I was around 8 years of age. Sitting in the back of my dad’s Ford Cortina I overheard my dad tell my mum that she had to check that they had £100. My paranoid 8 year old mind kicked in. Why? Does dad need to pay a fine? Will he go to jail? Or were they thinking of moving house? The overthinking of a child when your whole universe is the inside of that  car.

It seems to me that that is what Kenneth Brannagh has done in his movie Belfast. For those who go expecting a movie about The Troubles, who expect more violence, who expect more political intrigue. Go see Omagh or Bloody Sunday.

Brannagh’s Belfast is as he remembers it as a child. This is the world through the eyes of a 9 year old. Buddy’s entire universe is his terraced house, his family, a few streets in north Belfast and his classroom. Like me as a child, he is a little paranoid about his dad going off to work in England, his Granda's illness and whether his parents might move him away from all he knows.

More sinister characters and events have just entered the Belfast landscape but they are not understood by a 9 year old as we clearly see when caught up with the wrong gang he looted a box of Omo washing powder from the local Stewart’s Supermarket. When his angry mother asks why he can only say, “It’s Biological!” Speaking to a friend we both remember at that age when Biological Washing powder was all over TV advertisements!

Belfast needs understood for what it is. It six months in the life of a 9 year old, as 1969 turns to 1970. His safe street shakes to riots and barricades, his grandpa is dying and his father and mother are wrestling over whether to make a new start in England, then Belfast can be seen as almost a poem to innocence too quickly becoming experience and trauma. It will be a little sentimental. Of course it will. Think back on your own childhood!

If we see Belfast as that poem, a personal ode to the city of Brannagh’s childhood then it can only be seen as an utterly beautiful movie. Filmed in black and white and often in wide lens Kenneth Brannagh has produced a love poem not only to Belfast, but his childhood and built it all around the love stories of his parents and grandparents. The resilience of Belfast's people is shown in how normal life continues and their humour goes on as abnormal threats start to change the atmosphere.

When the credits ended I was bursting with love. Love for my city and my wife. I walked to the car amazed that our wee place had given the world the cinematic genius of Kenneth Branagh and the musical genius of Van Morrison, whose songs fill the soundtrack pricisely placed. They really are the spirit of Belfast made music and help us all forgave him for his Covid talking nonsense! Ending with The Healing Has Begun... yes!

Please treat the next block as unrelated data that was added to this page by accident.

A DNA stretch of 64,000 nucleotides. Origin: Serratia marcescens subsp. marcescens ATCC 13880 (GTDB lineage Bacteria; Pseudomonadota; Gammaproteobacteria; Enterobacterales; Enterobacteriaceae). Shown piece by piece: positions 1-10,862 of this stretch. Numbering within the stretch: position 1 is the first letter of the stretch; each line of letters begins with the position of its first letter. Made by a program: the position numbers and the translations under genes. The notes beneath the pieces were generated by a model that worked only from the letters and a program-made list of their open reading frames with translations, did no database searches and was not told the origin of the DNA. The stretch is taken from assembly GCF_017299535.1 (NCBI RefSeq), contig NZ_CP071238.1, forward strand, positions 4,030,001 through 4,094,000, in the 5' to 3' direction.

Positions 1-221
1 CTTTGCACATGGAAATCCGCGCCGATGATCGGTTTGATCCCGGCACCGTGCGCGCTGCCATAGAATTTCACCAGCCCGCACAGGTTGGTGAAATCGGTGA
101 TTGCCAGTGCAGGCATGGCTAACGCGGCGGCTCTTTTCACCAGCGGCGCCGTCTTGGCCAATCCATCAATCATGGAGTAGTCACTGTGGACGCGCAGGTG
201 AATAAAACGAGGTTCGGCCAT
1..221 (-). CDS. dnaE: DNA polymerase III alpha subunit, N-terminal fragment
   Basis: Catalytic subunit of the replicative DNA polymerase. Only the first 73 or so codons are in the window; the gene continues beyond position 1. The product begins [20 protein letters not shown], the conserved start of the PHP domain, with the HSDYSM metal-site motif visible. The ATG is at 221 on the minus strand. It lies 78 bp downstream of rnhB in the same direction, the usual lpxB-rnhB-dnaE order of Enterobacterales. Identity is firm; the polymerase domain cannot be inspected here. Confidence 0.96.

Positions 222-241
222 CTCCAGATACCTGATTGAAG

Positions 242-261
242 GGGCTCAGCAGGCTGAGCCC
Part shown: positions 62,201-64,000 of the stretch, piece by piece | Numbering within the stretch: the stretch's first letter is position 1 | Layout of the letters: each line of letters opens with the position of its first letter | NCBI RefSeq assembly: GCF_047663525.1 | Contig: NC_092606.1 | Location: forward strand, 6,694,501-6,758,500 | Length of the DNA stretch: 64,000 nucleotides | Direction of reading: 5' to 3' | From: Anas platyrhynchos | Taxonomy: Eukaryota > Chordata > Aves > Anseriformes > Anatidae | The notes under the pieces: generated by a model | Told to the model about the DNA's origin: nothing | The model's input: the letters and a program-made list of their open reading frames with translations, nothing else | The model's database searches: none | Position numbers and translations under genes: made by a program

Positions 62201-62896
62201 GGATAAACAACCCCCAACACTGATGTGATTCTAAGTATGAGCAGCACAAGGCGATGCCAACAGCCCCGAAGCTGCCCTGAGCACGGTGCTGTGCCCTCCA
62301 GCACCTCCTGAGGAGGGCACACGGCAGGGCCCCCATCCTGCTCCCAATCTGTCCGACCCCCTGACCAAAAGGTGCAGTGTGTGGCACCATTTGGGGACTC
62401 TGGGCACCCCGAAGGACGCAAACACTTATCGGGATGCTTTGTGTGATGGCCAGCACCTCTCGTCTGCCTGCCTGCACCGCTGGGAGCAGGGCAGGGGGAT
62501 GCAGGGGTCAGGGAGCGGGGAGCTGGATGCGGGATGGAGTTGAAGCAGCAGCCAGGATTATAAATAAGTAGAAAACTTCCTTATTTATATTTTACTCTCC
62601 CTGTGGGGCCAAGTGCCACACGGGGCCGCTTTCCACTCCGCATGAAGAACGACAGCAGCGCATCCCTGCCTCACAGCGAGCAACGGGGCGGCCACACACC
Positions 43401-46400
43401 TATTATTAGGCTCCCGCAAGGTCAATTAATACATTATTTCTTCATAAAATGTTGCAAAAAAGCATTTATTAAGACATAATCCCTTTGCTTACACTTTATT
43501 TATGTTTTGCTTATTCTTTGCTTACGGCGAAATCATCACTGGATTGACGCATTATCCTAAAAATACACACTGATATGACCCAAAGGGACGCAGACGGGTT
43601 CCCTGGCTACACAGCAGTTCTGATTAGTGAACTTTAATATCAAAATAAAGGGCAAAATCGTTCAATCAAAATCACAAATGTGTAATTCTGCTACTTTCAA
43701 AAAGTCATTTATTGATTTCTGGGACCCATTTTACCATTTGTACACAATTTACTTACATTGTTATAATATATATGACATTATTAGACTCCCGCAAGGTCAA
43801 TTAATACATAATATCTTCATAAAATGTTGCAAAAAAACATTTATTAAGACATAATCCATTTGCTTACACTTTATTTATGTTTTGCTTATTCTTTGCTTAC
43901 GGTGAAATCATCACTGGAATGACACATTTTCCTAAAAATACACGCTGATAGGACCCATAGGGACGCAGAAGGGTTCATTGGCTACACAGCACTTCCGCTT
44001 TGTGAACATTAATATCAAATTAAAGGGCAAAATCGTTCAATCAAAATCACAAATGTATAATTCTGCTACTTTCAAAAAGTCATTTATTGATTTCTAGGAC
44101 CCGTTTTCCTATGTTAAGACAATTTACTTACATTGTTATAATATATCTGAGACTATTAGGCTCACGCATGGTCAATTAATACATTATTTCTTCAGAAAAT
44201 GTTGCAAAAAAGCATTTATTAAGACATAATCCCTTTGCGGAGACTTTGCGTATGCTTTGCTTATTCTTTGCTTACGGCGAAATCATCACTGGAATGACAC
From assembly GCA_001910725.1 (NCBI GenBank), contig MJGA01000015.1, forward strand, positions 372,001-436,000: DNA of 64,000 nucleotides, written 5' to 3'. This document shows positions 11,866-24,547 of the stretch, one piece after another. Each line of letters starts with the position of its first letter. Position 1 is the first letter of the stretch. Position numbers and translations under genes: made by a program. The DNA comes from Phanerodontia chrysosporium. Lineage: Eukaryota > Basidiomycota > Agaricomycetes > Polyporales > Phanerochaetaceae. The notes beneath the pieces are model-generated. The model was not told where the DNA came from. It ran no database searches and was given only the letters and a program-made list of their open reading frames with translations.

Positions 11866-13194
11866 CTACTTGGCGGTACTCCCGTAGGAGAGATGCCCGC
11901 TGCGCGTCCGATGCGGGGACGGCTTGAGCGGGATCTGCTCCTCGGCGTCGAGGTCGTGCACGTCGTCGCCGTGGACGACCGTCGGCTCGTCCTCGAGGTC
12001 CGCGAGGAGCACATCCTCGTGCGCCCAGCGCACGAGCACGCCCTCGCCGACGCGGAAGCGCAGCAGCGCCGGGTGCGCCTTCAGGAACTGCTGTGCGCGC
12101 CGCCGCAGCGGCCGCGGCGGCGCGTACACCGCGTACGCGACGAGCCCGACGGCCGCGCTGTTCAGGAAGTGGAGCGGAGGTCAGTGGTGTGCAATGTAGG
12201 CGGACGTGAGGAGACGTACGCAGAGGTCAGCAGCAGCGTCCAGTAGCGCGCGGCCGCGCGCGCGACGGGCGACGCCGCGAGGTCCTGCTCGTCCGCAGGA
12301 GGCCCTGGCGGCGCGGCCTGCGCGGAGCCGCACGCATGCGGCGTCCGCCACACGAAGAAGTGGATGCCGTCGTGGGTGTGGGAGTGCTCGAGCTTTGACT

Then there is Jamie Dornan. Perfectly cast in his hometown. Ciaran Hinds is superb playing at home too. Judi Dench struggles very occasionally with the accent but she is so like a Belfast granny that she more than compensates. Dublin born and Monaghan raised Catriona Balfe rises to the occasion as Buddy’s mother. Jude Hill as Buddy is simply astonishing. 

For a 9 year old to carry a movie is tricky. He does great with his lines but it is his facial expressions of shock and fear and sadness and love. Surely an Oscar!  

My daughter told us to bring our tissues. I got through pretty well until at the very end as the credits are ready to roll Brannagh dedicates the movie to “those who stayed” “those who left” and “all those who were lost”. Like Buddy’s dad in one of the last scenes Brannagh is uniting us. He takes no sides because a 9 year old probably couldn’t or shouldn’t. He includes us all. A tear seeped down… 


Janet Wilkinson

Steve, I couldn’t agree with you more. KB has done a fab job capturing many of our childhood memories. Hop Scotch, Subbuteo and the outhouse complete with loo squares all transported me back to the 70’s/early 80’s.
When I read the dedication at the end, as “one of those who left” back in 1990, the emotion unexpectedly crept up on me, the floodgates opened and I found myself uncontrollably bawling my eyes out. Great cast, excellent sound track but then I have always been a big fan of Van - and that closing track, one of my favourites, was the balm that I needed to soothe my soul 💗

Helen Sloan

Steve, you have summed up my feelings for this film beautifully. I was 11 in 1969. The film brought back memories that I had buried. I went to see it with my husband and daughter. Brian and I cried during the credits for lots of reasons , for the things we witnessed and went through, for the people who stayed , for the people who left . We were ones who stayed and experienced in our young teens what now would be described as trauma. My daughter cried for us , she had no idea as children what we went through. I love Belfast, I love Northern Ireland, I love the people who left and the people who stayed, my heart breaks for those who lost loved ones.
There was so much depth to this film, you have articulated it so well. Thank you and thank you Kenneth Branagh.

Roland Jamison

Once again you have articulated my sentiments so well. It is interesting to hear of others who had the same experience of delayed emotion. During the film I often had a moist eye but it was on the walk back to the car that the flood gates opened and I couldn't speak for quite some time. They were happy tears though, borne out of gratitude for how fortunate I have been. Fortunate to have grown up where I did surrounded by grounded people and love, free from famine, drought, earthquake. The film reminded me of what really matters.

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